Thursday, September 30, 2010

Wo ist die Wissenschaft?

This is a question I find myself asking...myself (though usually in English) quite frequently these days.  Since starting as a professor, I've done little in the way of what I would call 'science,' and a lot in the way of what I would call 'administrative drudgery.'  Trying to decipher the Machiavellian machinations of the procurement office is my current challenge.  I thought I would have more time to spend on, you know, trying to cure cancer.

Admittedly, I expected this, and I am just starting out, so the lab isn't ready.  But still -- why is the life of a biomedical engineering professor permeated with so much non-science?  This is a topic that I will definitely revisit.


  1. It's a variation on the Law of Administration: "Every person shall be promoted as long as they show great competence." This, of course, inevitably leads to all positions being filled by incompetents. The Law of Science is probably something along the lines of "Every scientist that has proven track record of excellent science shall be asked to write grant proposals and lab procurement requests." The consequence of this remains unclear: Is the population of scientists therefore composed of a random sample of people doing mediocre science and are proposals and requests written by clueless bureaucrat newbies – former scientists?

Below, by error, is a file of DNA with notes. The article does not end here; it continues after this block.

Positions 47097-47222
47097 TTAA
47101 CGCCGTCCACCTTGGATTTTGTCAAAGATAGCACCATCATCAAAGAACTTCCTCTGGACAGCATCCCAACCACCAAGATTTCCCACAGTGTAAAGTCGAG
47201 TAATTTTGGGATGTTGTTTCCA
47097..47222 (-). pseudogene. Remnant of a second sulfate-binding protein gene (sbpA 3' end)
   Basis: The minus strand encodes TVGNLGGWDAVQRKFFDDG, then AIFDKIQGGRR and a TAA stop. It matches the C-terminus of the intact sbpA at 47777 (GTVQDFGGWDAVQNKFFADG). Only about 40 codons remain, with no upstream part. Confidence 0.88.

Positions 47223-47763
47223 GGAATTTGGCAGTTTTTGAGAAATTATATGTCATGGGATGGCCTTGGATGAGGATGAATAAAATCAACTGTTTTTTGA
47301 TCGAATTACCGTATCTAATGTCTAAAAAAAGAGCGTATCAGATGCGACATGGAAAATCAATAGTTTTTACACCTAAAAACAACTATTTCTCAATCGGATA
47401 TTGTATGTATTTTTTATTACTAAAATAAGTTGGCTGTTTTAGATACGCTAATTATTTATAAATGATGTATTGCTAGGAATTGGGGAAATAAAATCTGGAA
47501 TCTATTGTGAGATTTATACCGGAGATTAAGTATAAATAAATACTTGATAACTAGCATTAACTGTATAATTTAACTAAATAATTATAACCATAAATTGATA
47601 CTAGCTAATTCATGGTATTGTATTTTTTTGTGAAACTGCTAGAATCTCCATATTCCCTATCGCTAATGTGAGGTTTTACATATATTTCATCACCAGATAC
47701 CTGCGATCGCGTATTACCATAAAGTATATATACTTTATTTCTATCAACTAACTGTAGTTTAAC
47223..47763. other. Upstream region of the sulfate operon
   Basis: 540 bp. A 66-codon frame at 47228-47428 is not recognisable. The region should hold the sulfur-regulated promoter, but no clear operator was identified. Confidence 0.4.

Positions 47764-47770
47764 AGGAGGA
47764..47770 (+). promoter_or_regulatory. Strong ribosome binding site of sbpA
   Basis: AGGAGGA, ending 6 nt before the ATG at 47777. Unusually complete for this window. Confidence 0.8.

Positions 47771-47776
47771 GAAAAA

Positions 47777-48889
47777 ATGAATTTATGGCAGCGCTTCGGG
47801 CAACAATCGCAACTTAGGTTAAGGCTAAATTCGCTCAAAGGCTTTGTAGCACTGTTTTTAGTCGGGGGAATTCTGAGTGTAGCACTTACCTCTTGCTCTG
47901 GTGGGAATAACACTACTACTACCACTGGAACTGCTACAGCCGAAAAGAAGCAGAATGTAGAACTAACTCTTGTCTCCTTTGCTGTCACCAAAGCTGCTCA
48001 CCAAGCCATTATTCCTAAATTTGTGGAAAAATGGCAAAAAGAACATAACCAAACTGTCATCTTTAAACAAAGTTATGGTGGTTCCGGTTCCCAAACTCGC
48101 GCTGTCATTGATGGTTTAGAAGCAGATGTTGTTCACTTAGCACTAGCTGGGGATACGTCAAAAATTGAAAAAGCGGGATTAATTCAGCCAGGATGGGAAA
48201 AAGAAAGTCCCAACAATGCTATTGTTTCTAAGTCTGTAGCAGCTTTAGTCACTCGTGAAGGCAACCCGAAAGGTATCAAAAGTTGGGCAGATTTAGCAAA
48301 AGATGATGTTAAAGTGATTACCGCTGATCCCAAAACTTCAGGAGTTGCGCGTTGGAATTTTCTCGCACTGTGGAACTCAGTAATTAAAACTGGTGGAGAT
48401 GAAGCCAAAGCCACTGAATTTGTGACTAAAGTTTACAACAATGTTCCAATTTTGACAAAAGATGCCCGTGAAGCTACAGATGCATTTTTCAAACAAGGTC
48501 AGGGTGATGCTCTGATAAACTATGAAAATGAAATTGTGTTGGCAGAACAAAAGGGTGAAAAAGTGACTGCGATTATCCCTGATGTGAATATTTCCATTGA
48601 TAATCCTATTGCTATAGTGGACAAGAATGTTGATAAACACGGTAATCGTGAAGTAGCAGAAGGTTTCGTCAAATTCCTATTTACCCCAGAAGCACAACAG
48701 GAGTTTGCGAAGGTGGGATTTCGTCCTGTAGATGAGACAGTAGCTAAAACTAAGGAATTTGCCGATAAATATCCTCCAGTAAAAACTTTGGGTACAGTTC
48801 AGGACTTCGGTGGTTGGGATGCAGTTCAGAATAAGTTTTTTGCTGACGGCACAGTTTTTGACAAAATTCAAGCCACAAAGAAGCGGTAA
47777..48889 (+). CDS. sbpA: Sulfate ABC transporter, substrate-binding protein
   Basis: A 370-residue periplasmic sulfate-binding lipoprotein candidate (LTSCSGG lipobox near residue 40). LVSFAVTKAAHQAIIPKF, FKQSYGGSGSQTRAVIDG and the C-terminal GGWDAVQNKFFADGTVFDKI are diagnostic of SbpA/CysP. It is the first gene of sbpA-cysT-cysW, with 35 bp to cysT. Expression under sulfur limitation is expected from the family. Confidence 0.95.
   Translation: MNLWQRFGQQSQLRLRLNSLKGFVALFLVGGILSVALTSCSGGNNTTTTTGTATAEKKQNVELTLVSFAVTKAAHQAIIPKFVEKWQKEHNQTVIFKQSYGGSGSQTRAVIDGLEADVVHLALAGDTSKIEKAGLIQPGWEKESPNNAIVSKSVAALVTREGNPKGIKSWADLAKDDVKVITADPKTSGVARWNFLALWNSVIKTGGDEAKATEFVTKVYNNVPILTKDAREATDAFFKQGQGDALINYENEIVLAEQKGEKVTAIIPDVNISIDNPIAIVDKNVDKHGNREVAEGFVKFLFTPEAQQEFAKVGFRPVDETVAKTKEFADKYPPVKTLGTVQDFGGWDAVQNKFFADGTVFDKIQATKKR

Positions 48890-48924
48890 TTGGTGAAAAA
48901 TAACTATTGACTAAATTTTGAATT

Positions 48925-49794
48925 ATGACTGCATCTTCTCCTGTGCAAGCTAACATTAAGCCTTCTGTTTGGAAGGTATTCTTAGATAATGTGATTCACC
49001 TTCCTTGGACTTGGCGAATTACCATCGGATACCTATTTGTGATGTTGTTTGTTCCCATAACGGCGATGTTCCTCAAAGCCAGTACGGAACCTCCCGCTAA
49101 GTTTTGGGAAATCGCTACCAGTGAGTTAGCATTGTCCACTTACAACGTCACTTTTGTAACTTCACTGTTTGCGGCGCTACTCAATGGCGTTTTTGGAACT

This promising are of research is commonly called Incompetenceology and focuses on our inability to understand causal relationships and the incompleteness of our forecasting methods.

  2. It is funny you should mention this. The 2010 Ig Nobel Awards were recently given out, and the winner of the Management award was this gem:

    The best part is this: "...we find, counterintuitively, that in order to avoid such an effect the best ways for improving the efficiency of a given organization are either to promote each time an agent at random or to promote randomly the best and the worst members in terms of competence."